The Shofar is the ancient trumpet which called the people of God to prayer, repentance, sacrifice and war.


1 Kings 17
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By Stephen Green
First Published in Christian Voice October 2008

1 Ki. 17:1  And Elijah the Tishbite, who was of the inhabitants of Gilead, said unto Ahab, As the LORD God of Israel liveth, before whom I stand, there shall not be dew nor rain these years, but according to my word. . . .

1 Ki. 18:1 And it came to pass after many days, that the word of the LORD came to Elijah in the third year, saying, Go, shew thyself unto Ahab; and I will send rain upon the earth.

2 And Elijah went to shew himself unto Ahab. And there was a sore famine in Samaria . . . .

17 And it came to pass, when Ahab saw Elijah, that Ahab said unto him, Art thou he that troubleth Israel ?

18 And he answered, I have not troubled Israel ; but thou, and thy father's house, in that ye have forsaken the commandments of the LORD, and thou hast followed Baalim.

19  Now therefore send, and gather to me all Israel unto mount Carmel, and the prophets of Baal four hundred and fifty, and the prophets of the groves four hundred, which eat at Jezebel's table.

20  So Ahab sent unto all the children of Israel , and gathered the prophets together unto mount Carmel.

21 And Elijah came unto all the people, and said, How long halt ye between two opinions? if the LORD be God, follow him: but if Baal, then follow him. And the people answered him not a word. . . .

27 And it came to pass at noon, that Elijah mocked them, and said, Cry aloud: for he is a god; either he is talking, or he is pursuing, or he is in a journey, or peradventure he sleepeth, and must be awaked. . . .

38 Then the fire of the LORD fell, and consumed the burnt sacrifice, and the wood, and the stones, and the dust, and licked up the water that was in the trench.

39 And when all the people saw it, they fell on their faces: and they said, The LORD, he is the God; the LORD, he is the God.

40 And Elijah said unto them, Take the prophets of Baal; let not one of them escape. And they took them: and Elijah brought them down to the brook Kishon, and slew them there.  (KJV)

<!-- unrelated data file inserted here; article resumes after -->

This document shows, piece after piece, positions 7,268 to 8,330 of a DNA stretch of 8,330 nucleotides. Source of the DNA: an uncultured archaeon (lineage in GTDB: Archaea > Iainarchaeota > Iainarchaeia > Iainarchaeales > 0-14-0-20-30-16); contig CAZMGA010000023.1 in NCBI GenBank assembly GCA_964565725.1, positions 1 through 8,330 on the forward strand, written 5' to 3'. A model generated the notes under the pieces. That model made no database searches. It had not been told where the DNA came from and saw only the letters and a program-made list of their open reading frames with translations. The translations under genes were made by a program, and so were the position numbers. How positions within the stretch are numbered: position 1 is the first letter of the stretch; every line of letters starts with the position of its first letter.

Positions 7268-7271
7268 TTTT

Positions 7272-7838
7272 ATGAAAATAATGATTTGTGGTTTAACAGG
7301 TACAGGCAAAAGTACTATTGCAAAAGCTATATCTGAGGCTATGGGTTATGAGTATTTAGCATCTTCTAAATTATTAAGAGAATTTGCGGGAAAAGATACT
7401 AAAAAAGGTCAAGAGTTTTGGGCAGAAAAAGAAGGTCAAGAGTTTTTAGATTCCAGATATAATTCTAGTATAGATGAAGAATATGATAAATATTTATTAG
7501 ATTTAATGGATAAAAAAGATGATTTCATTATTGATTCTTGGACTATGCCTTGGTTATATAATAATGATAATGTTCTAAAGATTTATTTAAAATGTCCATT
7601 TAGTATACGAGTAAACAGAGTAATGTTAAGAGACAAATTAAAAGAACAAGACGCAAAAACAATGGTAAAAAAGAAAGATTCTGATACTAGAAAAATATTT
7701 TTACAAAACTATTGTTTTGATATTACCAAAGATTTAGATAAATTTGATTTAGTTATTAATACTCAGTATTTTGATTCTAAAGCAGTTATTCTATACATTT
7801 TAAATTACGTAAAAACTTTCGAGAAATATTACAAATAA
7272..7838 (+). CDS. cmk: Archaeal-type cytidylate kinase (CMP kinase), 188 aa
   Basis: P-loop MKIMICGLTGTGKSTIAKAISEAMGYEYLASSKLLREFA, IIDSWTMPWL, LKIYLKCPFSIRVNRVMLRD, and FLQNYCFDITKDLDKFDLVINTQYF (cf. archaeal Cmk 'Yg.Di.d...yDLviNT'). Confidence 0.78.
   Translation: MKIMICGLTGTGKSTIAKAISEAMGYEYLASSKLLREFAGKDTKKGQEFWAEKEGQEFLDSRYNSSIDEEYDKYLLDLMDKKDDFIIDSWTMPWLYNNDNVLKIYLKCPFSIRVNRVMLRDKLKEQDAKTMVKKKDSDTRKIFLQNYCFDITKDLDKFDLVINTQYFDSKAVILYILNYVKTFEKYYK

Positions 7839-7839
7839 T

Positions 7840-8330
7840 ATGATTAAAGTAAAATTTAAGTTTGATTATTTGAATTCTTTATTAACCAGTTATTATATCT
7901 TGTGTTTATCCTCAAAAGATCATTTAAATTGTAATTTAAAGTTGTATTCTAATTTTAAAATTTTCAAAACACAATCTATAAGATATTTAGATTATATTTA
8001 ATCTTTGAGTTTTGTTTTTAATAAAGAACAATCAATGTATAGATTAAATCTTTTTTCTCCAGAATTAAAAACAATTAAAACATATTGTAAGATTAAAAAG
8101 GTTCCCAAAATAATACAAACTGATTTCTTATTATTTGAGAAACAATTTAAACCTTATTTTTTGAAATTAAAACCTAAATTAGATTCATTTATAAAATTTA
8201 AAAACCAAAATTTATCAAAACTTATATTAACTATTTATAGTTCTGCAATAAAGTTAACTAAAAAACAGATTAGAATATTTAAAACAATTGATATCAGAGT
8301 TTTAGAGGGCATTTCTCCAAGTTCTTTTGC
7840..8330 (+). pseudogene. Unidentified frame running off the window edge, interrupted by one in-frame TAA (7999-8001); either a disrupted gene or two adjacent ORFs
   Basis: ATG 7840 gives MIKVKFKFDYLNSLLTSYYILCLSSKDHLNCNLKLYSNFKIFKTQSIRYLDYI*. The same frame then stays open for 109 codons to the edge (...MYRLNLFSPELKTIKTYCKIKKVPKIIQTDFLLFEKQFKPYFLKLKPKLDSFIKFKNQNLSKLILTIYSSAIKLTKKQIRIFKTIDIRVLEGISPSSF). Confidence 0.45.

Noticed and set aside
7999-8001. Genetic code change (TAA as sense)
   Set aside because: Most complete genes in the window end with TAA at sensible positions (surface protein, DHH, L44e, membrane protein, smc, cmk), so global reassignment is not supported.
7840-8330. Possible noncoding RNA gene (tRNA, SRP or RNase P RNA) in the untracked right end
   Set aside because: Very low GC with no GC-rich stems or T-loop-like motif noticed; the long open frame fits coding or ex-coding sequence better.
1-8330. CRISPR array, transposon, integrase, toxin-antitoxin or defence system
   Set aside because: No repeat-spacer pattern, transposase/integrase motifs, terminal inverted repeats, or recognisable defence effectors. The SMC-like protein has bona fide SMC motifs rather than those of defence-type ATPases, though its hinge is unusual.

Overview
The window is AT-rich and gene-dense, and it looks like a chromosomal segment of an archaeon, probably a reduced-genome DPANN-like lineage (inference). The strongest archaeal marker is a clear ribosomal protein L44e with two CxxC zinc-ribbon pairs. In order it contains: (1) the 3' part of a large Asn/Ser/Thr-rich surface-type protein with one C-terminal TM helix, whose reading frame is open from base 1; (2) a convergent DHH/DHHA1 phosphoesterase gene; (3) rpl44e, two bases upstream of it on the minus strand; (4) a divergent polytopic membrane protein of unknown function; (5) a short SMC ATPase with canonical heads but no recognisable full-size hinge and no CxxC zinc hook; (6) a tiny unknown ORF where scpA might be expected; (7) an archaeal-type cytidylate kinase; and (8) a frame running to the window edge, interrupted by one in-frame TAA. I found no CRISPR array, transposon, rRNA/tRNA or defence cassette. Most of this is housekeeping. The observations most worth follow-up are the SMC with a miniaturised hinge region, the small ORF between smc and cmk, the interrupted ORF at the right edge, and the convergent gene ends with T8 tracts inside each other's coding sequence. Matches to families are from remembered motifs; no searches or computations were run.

Moses and Elijah stand as the towering figures of the Old Testament, so much so that they appeared with Christ at His transfiguration (Matt 17:3-4) and were instantly recognised by the disciples.  And if the miracle-working Moses was the channel through which God revealed His law, Elijah can be regarded as the greatest of the prophets.

God raised Elijah up at a time when the worship of Ba-alim, the many Ba-al demonic entities, threatened not just His law, but the very name of the Lord in Israel.   Ba-al simply means 'Lord', 'Master' or 'Husband'.  Each pagan nation around Israel and Judah tended to have its own 'Ba-al'.  The Ba-als were fertility gods and their worship resulted in the injustice and sheer wickedness of human sacrifice.  Now, as a result of the prophets speaking out against such evil, the existence of true worship was itself in danger.

The Bible in Kings and Chronicles identifies the defining sin of bad kings as that of walking 'in the sin of Jeroboam the son of Nebat'.  The sin of Jeroboam was the raising up of the golden calves, in other words, the sin of idolatry.  And yet it was not the case that people just decided to worship in another way and life went on as normal, as secularists might have us imagine.  Then, as now, religion was not a 'private matter'.  The deity followed by those in power influenced aspects of law and justice.

Ahab was already sinning greatly when he married Jezebel the daughter of Ethbaal  (it means 'With Ba-al') king of Zidon (or Sidon ).  Perhaps a mere alliance with the sea-trading and fishing Phoenicians was intended, but with Jezebel came the worship of fertility gods, and when these measures and the accompanying injustices were opposed by the prophets of God, Jezebel set about persecuting the prophets themselves.